In the United Kingdom, the Carbon Trust - a leading global non-profit organisation dedicated to helping governments, businesses and the public sector speed up the transition towards a sustainable, low carbon economy - is calling for business managers to take control of bottom line waste.  How?  Tap their employees.  Research indicates that less than 25% of workers in the UK have been tasked with helping to save energy in the workplace and fewer than half are concerned about their employer’s energy spending.

     As a result, workplaces are missing out on annual savings of more than £300 million (almost $500 million USD) – savings which could be achieved simply by encouraging workers to adopt the type of behaviors that will lead to less energy consumption and greater efficiency.  Here are some typical savings:

    ·       Reduce business air travel by 5%: £128m/$213m & 1.5m tonnes CO2

    ·       Reduce lighting by 10%: £55m/$92m & 164,000 tonnes CO2

    ·       Reduce waste sent to landfill by 5%: £49m/$82m & 115,000 tonnes CO2

    ·       Reduce small power use (e.g. kettles, photocopiers, monitors) by 10%: £39m/$65m & 190,000 tonnes CO2

    ·       Reduce temperature by 1°C: £35m/$58m & 194,000 tonnes CO2

     A survey of employees by the Carbon Trust has revealed that 60% of workers would be more likely to save energy at work if they were financially rewarded, and 58% would be more likely to do so if their actions were recognised. [2]

    Skeptical woman Surprisingly, only 22% of employees know what measures they could take to save energy, and a mere 16% are confident that they have the authority to do so.  Clearly, businesses need to embark on an employee engagement programme that explains what employees need to do, encourages them to look for opportunities to save energy, and rewards them for doing so.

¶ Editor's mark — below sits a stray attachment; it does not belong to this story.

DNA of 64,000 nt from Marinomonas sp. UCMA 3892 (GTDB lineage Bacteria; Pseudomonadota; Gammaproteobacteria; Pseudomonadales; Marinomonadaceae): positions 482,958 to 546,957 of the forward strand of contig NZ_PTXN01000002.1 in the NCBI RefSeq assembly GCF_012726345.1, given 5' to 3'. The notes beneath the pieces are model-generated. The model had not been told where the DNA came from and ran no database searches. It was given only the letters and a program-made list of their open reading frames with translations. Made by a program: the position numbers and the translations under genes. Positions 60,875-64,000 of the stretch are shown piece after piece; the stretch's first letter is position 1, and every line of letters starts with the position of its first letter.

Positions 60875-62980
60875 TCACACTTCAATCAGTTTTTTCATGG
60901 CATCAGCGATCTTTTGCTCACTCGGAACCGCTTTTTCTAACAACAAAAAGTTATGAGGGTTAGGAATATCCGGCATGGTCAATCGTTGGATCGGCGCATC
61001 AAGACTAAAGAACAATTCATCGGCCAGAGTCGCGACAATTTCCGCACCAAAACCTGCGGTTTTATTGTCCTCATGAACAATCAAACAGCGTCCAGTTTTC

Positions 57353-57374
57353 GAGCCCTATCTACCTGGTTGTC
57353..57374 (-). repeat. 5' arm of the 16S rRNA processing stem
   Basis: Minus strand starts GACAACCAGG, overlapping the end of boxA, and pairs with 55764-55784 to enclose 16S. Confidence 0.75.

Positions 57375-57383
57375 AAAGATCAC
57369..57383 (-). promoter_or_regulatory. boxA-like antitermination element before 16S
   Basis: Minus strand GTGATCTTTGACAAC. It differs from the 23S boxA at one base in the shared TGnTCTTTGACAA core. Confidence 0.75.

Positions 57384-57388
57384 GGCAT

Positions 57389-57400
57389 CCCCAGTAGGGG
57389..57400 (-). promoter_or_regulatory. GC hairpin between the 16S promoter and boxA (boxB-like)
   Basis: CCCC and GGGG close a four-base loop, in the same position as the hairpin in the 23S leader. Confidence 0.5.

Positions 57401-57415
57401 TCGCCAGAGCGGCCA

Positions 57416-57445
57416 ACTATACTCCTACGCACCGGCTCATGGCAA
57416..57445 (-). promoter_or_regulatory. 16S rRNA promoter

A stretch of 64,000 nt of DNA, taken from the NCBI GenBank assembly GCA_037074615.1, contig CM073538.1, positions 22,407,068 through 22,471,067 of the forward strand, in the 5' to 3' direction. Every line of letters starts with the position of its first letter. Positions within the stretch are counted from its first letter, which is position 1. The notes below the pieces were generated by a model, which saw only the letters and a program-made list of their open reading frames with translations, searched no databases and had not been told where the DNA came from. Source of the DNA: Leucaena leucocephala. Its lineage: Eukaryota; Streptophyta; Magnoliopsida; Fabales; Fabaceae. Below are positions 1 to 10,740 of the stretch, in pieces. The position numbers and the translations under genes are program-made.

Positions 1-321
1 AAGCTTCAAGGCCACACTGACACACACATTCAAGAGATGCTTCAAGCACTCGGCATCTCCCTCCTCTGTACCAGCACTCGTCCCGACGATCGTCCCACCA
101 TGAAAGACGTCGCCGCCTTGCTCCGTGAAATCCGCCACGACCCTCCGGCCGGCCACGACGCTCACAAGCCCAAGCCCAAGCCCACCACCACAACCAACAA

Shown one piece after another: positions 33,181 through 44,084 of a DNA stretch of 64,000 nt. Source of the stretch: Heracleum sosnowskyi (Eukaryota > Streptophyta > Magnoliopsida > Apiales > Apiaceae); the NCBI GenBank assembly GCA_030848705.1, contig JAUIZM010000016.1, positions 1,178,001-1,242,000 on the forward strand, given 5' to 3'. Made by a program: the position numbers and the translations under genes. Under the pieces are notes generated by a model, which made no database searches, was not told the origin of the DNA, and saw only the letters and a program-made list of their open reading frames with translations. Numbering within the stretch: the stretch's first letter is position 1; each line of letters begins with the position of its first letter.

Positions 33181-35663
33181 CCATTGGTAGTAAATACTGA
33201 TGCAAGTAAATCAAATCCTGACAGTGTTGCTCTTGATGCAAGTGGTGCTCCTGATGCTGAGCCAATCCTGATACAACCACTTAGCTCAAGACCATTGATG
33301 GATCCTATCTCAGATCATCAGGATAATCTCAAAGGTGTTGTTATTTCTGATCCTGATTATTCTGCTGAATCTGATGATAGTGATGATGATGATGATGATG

Any company that undertakes such a program will be richly rewarded in cost savings and increased employee engagement.  Furthermore, employees will feel good knowing they’re doing their part to help meet important goals in reducing the emission of carbon dioxide, a primary cause of climate change and global warming.  Britain is trying to reach its target of a 26% - 32% reduction in carbon emissions by 2020.  Greater efficiency through employee engagement is key to achieving this goal.

     Transition to Renewable Energy like Solar and Wind

     So, too, is transitioning to renewable energy sources.  The UK's Climate Change Act calls for 15% of the nation's energy to be derived from solar, wind power and other renewables by 2020.  Business and industry have a vital role to play in bringing about these reductions.  For example, Secured Energy Bonds plc recently announced a nationwide programme of rooftop solar projects in 22 English schools; the multi-site development will help reduce carbon emissions by around 560 metrics tonnes and will save the schools £1.4m/$1.7m in electricity bills.